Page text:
Brevard School Board members want ballot language for a schools sales tax to be written as clearly as possible.
Last time, after the tax failed in 2012, some complained that they didn't know what they were voting on.
According to Local 6 News partner Florida Today, elected officials discussed draft ballot language on Tuesday, and heard how, this time around, additional efforts were being taken in crafting the 75-word message.
Phrases such as "shall it be allowed" are being replaced with "would you support," and "school capital outlay surtax on sales" replaced with "one-half cent surtax on sales."
"In 2012, it was approached more from a legal perspective," School District spokeswoman Michelle Irwin said. Now, with more time to create the message, additional input is being sought from parents, teachers and community members.
Up in the air is how long the tax would last. Superintendent Brian Binggeli is recommending it span 10 years. At a minimum, the district would ask for six.
School Board members asked for one change at Tuesday's meeting, to say the tax will last "no more than 10 years," instead of "a period of 10 years."
"The length of time has been so controversial with folks," School Board Member Barbara Murray said. "That sends a strong message."
Unlike in 2012, however, ballot language would not automatically stop the sales tax if property tax revenues returned to 2008 levels. The drop in property taxes, along with declines in state funding, is why officials are seeking the sales tax.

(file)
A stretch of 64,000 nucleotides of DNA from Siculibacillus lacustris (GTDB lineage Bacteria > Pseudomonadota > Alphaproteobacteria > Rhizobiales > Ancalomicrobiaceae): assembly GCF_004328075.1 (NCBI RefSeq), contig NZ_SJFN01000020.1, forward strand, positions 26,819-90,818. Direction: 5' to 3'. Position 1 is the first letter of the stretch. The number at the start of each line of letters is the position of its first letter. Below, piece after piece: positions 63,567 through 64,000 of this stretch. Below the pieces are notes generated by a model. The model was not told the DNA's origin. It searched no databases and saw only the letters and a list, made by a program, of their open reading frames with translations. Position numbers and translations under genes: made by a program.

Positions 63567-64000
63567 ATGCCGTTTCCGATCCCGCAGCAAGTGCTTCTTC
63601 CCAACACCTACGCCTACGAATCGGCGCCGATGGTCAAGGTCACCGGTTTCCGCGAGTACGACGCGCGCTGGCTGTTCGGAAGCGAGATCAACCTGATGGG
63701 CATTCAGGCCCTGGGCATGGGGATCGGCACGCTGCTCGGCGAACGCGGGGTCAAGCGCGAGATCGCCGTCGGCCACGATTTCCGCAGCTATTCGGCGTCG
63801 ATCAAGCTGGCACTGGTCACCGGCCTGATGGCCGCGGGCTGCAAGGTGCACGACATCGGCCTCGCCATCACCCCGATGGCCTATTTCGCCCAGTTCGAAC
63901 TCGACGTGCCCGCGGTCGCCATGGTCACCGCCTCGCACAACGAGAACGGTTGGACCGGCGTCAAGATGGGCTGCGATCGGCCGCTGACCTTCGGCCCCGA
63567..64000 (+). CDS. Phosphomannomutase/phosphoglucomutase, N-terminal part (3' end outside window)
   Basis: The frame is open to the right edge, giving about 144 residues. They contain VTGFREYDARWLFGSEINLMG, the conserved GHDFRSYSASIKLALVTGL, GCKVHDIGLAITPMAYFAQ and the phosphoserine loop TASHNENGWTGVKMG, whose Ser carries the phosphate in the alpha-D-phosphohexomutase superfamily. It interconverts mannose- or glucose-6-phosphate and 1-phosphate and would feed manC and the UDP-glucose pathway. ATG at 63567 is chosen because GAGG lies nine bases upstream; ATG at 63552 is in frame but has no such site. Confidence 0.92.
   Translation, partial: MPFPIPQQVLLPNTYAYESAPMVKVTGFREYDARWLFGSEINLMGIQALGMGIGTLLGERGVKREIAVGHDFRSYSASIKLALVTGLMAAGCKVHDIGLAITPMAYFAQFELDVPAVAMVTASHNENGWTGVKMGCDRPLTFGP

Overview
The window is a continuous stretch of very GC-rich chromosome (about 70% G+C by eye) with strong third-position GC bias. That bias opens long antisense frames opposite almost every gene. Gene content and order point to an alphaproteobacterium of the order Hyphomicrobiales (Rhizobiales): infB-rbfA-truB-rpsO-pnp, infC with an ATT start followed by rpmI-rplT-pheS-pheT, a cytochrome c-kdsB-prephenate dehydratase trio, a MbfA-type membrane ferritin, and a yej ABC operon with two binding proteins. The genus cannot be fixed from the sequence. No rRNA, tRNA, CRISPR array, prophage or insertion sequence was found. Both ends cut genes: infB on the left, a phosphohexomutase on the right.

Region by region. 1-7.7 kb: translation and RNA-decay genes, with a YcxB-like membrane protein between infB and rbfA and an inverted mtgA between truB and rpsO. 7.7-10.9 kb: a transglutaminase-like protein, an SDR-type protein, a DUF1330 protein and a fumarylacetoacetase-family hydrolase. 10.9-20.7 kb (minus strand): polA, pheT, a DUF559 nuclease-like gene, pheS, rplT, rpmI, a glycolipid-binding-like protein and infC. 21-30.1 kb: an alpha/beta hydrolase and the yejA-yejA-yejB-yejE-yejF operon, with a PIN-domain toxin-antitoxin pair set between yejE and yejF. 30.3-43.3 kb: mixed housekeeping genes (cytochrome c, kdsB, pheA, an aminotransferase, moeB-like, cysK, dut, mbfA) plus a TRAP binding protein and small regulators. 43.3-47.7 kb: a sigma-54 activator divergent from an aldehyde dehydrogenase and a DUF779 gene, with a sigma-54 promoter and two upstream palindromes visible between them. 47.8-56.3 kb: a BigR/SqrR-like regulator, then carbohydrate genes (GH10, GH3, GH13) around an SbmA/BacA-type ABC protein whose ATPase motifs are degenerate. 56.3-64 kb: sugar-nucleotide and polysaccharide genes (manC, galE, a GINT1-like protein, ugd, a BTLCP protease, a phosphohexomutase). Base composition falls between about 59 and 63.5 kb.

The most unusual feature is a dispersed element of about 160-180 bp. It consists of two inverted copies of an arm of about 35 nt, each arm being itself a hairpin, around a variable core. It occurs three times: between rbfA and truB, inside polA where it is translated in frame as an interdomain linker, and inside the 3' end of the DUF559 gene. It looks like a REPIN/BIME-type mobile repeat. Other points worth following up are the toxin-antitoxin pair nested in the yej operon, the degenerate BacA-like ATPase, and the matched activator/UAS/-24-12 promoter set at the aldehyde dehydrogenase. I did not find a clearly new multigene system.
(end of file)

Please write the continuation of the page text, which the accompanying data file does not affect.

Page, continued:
Binggeli also is recommending the ballot specify how tax money would be spent — and, new this time, an additional level of accountability.
The school district is developing a school-by-school list of maintenance, technology and security projects that would be paid for by the tax.
In addition, the district would create an oversight committee, with community members with certain professional backgrounds — such as construction, auditing and finance — monitoring tax expenses.
School Board members would make committee appointments through a volunteer application process. They would review expenses as compared to the district's spending plan, and report back to the School Board.
"None of this is set in stone," Irwin said, explaining that the committee process is still being developed.
The School Board is expected to vote on the ballot language, with revisions, by mid-July.
"I welcome the language and I can't wait to vote," School Board Member Michael Krupp said. "We're one of the very, very few districts that hasn't (passed a sales tax)."
If approved in November, the sales tax would raise more than $32 million, and potentially stave off additional budget cuts. Without it, officials may have to cut from the district's operating budget, which pays for day-to-day expenses such as teacher salaries, in order to pay for needed capital projects.